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graduate of a first-class American college. Such an honor is a rare thing to possess." I also assured her that as long as I lived all her comforts and wants would be scrupulously and sedulously looked after, and that nothing would be neglected to make her contented and happy. This interview seemed to give her great comfort and satisfaction. She seemed very happy over it. After it was ended, she looked at me with a significant smile and said, "I see you have already raised your mustaches. You know you have a brother who is much older than you are; he hasn't grown his mustaches yet. You must have yours off." I promptly obeyed her mandate, and as I entered the room with a clean face, she smiled with intense satisfaction, evidently thinking that with all my foreign education, I had not lost my early training of being obedient to my mother. And if she could only have read my heart, she would have found how every throb palpitated with the most tender love for her. During the remaining years of her life, I had the rare privilege of seeing her often and ministered to her every comfort that it was in my power to bestow. She passed away in 1858, at the age of sixty-four, twenty-four years after the death of my father. I was in Shanghai at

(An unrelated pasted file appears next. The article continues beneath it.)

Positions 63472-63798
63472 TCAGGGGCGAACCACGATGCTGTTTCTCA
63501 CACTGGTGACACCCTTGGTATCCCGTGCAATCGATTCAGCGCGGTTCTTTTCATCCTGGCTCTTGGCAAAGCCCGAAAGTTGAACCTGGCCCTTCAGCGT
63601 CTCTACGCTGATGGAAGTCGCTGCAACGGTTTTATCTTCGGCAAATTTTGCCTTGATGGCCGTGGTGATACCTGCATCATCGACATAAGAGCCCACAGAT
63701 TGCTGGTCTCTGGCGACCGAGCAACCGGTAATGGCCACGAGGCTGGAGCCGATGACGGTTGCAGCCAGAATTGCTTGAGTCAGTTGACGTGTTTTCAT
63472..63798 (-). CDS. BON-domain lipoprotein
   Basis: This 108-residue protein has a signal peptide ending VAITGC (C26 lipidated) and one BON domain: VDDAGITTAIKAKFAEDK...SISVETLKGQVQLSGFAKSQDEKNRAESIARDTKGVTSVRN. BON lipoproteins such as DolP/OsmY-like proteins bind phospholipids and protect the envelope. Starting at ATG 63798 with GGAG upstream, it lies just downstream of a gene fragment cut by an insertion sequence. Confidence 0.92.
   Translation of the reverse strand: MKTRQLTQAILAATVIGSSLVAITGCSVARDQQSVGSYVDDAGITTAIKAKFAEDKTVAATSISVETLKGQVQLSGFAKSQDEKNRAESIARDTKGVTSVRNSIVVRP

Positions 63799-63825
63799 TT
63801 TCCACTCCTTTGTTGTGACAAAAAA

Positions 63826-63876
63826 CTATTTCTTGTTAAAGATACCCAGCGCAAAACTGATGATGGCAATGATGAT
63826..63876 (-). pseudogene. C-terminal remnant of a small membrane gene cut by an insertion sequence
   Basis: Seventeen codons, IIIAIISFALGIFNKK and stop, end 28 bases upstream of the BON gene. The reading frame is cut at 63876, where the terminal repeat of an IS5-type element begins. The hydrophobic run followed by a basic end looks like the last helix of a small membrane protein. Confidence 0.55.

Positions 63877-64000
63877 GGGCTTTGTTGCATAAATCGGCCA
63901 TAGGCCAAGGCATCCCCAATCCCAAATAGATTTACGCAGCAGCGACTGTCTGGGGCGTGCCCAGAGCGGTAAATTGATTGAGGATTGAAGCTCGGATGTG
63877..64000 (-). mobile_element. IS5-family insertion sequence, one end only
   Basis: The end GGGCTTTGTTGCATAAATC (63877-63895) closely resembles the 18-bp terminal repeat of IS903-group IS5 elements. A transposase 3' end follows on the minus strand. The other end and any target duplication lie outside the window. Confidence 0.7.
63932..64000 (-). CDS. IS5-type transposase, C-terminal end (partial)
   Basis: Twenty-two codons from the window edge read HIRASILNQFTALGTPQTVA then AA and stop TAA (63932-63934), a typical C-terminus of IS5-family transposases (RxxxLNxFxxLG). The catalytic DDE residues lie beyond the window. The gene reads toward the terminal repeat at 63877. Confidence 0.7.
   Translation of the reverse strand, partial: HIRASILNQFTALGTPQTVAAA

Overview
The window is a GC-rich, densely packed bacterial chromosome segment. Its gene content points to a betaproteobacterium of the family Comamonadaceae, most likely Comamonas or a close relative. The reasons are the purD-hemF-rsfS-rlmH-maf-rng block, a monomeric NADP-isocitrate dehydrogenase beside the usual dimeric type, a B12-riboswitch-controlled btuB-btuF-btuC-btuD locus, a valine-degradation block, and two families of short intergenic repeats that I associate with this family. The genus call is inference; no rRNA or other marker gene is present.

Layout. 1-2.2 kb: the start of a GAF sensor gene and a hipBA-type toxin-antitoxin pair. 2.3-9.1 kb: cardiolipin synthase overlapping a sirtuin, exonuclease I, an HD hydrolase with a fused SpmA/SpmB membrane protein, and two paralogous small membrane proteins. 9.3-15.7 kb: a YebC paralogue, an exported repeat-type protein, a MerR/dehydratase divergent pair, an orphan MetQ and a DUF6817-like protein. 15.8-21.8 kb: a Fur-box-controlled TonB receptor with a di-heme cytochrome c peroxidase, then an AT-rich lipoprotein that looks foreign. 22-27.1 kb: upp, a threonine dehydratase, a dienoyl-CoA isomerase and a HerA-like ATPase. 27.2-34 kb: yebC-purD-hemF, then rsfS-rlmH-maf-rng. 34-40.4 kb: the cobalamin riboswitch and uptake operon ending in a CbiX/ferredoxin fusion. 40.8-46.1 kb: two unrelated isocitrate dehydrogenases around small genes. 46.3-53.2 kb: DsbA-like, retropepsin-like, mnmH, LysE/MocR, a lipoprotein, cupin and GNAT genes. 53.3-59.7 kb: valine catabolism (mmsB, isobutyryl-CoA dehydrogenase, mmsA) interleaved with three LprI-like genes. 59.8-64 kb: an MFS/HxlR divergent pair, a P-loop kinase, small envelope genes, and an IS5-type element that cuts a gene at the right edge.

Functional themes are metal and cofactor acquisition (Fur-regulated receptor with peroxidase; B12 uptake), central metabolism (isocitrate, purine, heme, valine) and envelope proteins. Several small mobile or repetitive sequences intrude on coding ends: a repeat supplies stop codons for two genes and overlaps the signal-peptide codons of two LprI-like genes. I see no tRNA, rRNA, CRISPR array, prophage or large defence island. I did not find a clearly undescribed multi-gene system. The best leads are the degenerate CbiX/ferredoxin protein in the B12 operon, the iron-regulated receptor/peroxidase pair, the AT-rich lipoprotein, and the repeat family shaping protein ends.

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the time of her death. I returned to my native village in time to attend her funeral.

In the summer of 1855, I took up my residence in Canton, with the Rev. Mr. Vrooman, a missionary under the American Board. His headquarters were in Ham Ha Lan, in the vicinity of the government execution ground, which is in the southwestern outskirts of the city, close to the bank of the Pearl River. While there, I began my Chinese studies and commenced to regain the dialect of Canton, which I had forgotten during my stay in the United States. In less than six months, the language came back to me readily, although I was still a little rusty in it. I was also making slow progress in recovering the written language, in which I was not well-grounded before leaving China, in 1846. I had studied it only four years, which was considered a short time in which to master the written language. There is a greater difference between the written and the spoken language of China than there is between the written and spoken English language. The Chinese written language is stilted and full of conventional forms. It is understood throughout the whole empire, but differently pronounced in different provinces and localities. The spoken language is cut up into endless dialects and in certain provinces like Fuhkien, Anhui and Kiangsu, the people are as foreigners to each other in the matter of dialects. Such are the peculiar characteristics of the ideographic and spoken languages of China.